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January 28, 2019

Pollak Up for Second Blues Music Award

By Edward Desautels

Bill Pollak has been rockin’ and rollin’ for decades as a writer for the Software Engineering Institute, while staging an award-winning career singing the blues.

Growing up in northern New Jersey, Pollak tuned to the great stations broadcasting out of Newark and New York City and fell in love with the sound of artists such as Otis Redding, Sam Cooke, Aretha Franklin, James Brown and Ray Charles. It was the golden age of classic soul, and Pollak caught the bug. Before long, he was the one holding the mic.

“I figured out I could sing a little bit,” he said, “and I tried to emulate what I’d seen them do on records and on stage.”

Some 40 years and 16 albums later, Pollak, better known to his worldwide audience as Billy Price, has developed an international reputation that has earned him a second straight nomination for a Blues Foundation Blues Music Award. This year, he is nominated for Best Soul Blues Album for his most recent offering, “Reckoning.” The nomination comes on the heels of the 2016 BMA Pollak received for “This Time for Real,” a collaboration with Blues Hall of Famer Otis Clay.

“Working with [producer] Kid Andersen and the other great musicians he assembled on ‘Reckoning’ was a highlight of my career,” Pollak said. “It’s right up there with my work with Otis. At least from my point of view, it’s the best music I’ve ever made. I’m proud it has been nominated for a Blues Music Award and glad to still be doing this at my age.”

Perhaps what makes Pollak’s musical résumé even more impressive is the long and successful business career he has pursued in parallel at CMU. After earning a master’s degree in professional writing from CMU, Pollak began his career in 1992 as a senior writer/editor at the SEI. He went on to serve as the SEI’s Technical Communications team lead; SEI public relations coordinator; manager of SEI Communications; and communication and transition manager for the SEI’s Software Solutions Division. He also taught “Marketing and Public Relations for Writers” as an adjunct instructor in CMU’s English Department. Pollak, who recently reduced his schedule, now serves part-time as writer/editor for the SEI Blog.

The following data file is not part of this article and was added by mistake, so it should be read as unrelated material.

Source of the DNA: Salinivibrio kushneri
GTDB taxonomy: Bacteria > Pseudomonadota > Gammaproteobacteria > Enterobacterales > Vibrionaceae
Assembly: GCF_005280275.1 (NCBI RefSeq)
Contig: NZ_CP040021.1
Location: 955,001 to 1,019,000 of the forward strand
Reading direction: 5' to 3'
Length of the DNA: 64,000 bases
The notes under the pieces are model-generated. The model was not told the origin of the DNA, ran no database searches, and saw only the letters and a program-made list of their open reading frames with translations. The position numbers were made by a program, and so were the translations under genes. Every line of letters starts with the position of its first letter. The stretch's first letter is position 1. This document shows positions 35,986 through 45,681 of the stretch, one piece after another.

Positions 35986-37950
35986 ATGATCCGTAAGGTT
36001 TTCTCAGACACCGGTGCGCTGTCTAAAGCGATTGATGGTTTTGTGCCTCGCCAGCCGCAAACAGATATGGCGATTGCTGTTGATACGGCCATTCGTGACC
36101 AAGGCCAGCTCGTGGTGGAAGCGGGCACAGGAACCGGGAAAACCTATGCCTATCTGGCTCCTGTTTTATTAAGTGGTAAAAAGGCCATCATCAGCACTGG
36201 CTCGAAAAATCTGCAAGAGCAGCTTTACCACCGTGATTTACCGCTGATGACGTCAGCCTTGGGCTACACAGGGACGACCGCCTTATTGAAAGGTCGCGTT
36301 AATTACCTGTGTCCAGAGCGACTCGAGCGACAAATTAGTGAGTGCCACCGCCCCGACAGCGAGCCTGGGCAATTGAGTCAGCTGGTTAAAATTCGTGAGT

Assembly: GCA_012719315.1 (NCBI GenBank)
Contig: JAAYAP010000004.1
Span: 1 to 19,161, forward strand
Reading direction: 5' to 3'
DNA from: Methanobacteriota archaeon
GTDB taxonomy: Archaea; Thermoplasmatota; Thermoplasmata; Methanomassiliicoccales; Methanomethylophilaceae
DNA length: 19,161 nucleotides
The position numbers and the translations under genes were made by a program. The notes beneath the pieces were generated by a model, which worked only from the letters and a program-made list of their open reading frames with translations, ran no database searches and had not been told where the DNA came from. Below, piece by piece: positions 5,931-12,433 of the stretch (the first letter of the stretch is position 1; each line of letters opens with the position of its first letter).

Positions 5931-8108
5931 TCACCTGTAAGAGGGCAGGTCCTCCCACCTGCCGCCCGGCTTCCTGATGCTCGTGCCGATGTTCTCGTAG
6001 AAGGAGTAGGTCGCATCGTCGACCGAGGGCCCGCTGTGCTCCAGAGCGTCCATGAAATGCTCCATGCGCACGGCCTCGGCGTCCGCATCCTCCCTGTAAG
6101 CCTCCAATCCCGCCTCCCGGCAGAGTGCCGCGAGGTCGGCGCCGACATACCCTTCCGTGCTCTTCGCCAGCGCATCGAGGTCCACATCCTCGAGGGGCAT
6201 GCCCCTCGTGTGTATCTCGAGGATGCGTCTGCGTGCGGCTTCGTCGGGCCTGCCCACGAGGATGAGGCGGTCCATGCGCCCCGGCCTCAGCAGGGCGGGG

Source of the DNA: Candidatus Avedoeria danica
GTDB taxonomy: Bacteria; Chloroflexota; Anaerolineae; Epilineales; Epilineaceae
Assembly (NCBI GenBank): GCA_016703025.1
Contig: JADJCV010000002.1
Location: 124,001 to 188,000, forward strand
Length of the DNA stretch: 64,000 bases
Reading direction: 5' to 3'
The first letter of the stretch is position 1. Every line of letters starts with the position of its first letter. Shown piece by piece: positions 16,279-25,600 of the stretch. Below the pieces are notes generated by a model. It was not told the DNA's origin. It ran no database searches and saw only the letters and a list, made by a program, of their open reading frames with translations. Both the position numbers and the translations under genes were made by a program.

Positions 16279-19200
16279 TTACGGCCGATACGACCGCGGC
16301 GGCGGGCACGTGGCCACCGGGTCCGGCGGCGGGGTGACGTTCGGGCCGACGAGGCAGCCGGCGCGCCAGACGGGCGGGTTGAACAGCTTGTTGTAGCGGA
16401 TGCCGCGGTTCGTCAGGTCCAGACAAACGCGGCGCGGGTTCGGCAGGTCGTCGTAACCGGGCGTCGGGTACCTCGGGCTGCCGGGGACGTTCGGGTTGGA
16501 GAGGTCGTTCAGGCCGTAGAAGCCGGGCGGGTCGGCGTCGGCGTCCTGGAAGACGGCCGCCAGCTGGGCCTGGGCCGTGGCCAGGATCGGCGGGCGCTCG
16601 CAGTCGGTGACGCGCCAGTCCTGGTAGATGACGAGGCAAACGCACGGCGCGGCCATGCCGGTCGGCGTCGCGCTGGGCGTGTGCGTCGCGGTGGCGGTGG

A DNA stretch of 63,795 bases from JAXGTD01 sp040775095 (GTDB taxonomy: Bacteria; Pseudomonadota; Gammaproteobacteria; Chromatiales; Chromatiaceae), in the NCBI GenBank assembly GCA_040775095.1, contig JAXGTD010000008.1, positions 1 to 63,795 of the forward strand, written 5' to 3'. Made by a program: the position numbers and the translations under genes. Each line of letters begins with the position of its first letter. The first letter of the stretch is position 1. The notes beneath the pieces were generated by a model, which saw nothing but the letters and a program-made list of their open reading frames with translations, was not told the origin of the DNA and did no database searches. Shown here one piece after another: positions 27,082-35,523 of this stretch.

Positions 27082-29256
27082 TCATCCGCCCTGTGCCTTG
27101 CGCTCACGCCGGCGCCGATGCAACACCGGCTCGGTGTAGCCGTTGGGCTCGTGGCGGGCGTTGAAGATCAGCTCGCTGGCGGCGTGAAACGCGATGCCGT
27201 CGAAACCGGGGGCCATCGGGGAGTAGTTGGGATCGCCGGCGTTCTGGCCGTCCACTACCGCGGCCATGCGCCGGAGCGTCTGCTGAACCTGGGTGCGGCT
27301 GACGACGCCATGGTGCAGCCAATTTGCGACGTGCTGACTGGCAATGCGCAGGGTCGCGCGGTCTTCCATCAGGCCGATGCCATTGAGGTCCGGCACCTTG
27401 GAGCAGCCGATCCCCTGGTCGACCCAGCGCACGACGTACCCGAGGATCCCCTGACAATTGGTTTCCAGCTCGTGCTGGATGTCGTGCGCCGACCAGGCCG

“I sometimes wonder what would have happened if I had devoted myself exclusively to music,” Pollak said, “but overall I think that working in both fields worked well for me.” He noted that his work at CMU put him on a better financial footing than many of his peers in the music business, and that has afforded him a freedom some of his peers haven’t enjoyed.

And his dual career offered other, more subtle, benefits that cut in both directions.

“I sometimes wonder what would have happened if I had devoted myself exclusively to music, but overall I think that working in both fields worked well for me.”

“Knowing my way around computer applications and social media, and working in marketing and PR, gave me some advantages in running the business side of a music career,” he said. “Likewise, leading a band and leading a team in a business setting are virtually the same thing. In both cases, you’re dealing with people.”

Not one to rest on his laurels, Pollak already plans to return to Andersen’s San Jose studio in February to begin work on his next recording. As always, he’s looking to keep things fresh.

“I avoid any approach that treats soul music as an exercise in nostalgia,” he said. “The genre is well worn, but at the same time it’s a language that can still be used to express ideas and feelings that are happening to us right now.”

Pollak has embarked on a rigorous performing schedule for 2019.

“I love singing with my two bands,” he said, “one in Pittsburgh and one in the Baltimore/Washington area. It’s simply tremendous fun. There’s nothing I enjoy doing more.”

To learn more, including where he’s performing next, visit

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